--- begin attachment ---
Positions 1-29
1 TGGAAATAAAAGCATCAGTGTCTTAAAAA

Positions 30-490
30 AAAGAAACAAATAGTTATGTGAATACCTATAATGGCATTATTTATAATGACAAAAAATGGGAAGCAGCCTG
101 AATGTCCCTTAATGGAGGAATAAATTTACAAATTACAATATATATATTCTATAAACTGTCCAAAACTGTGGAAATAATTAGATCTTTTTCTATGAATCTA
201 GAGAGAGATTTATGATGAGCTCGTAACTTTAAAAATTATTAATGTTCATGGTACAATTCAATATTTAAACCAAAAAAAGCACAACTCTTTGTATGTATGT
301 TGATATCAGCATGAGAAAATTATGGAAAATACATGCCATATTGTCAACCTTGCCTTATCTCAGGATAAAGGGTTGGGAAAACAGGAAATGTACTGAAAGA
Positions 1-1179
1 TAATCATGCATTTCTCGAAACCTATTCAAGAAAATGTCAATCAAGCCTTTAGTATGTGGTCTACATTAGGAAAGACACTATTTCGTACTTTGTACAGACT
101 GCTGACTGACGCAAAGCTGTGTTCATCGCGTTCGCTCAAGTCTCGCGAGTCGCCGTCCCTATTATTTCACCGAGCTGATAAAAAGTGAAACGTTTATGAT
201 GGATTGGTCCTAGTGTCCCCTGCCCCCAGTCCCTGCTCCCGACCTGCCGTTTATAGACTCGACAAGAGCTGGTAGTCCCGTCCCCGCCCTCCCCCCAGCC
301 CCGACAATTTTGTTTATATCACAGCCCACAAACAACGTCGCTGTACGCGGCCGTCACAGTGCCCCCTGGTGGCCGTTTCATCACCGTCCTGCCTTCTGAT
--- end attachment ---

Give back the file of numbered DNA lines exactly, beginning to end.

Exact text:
Positions 1-29
1 TGGAAATAAAAGCATCAGTGTCTTAAAAA

Positions 30-490
30 AAAGAAACAAATAGTTATGTGAATACCTATAATGGCATTATTTATAATGACAAAAAATGGGAAGCAGCCTG
101 AATGTCCCTTAATGGAGGAATAAATTTACAAATTACAATATATATATTCTATAAACTGTCCAAAACTGTGGAAATAATTAGATCTTTTTCTATGAATCTA
201 GAGAGAGATTTATGATGAGCTCGTAACTTTAAAAATTATTAATGTTCATGGTACAATTCAATATTTAAACCAAAAAAAGCACAACTCTTTGTATGTATGT
301 TGATATCAGCATGAGAAAATTATGGAAAATACATGCCATATTGTCAACCTTGCCTTATCTCAGGATAAAGGGTTGGGAAAACAGGAAATGTACTGAAAGA
Positions 1-1179
1 TAATCATGCATTTCTCGAAACCTATTCAAGAAAATGTCAATCAAGCCTTTAGTATGTGGTCTACATTAGGAAAGACACTATTTCGTACTTTGTACAGACT
101 GCTGACTGACGCAAAGCTGTGTTCATCGCGTTCGCTCAAGTCTCGCGAGTCGCCGTCCCTATTATTTCACCGAGCTGATAAAAAGTGAAACGTTTATGAT
201 GGATTGGTCCTAGTGTCCCCTGCCCCCAGTCCCTGCTCCCGACCTGCCGTTTATAGACTCGACAAGAGCTGGTAGTCCCGTCCCCGCCCTCCCCCCAGCC
301 CCGACAATTTTGTTTATATCACAGCCCACAAACAACGTCGCTGTACGCGGCCGTCACAGTGCCCCCTGGTGGCCGTTTCATCACCGTCCTGCCTTCTGAT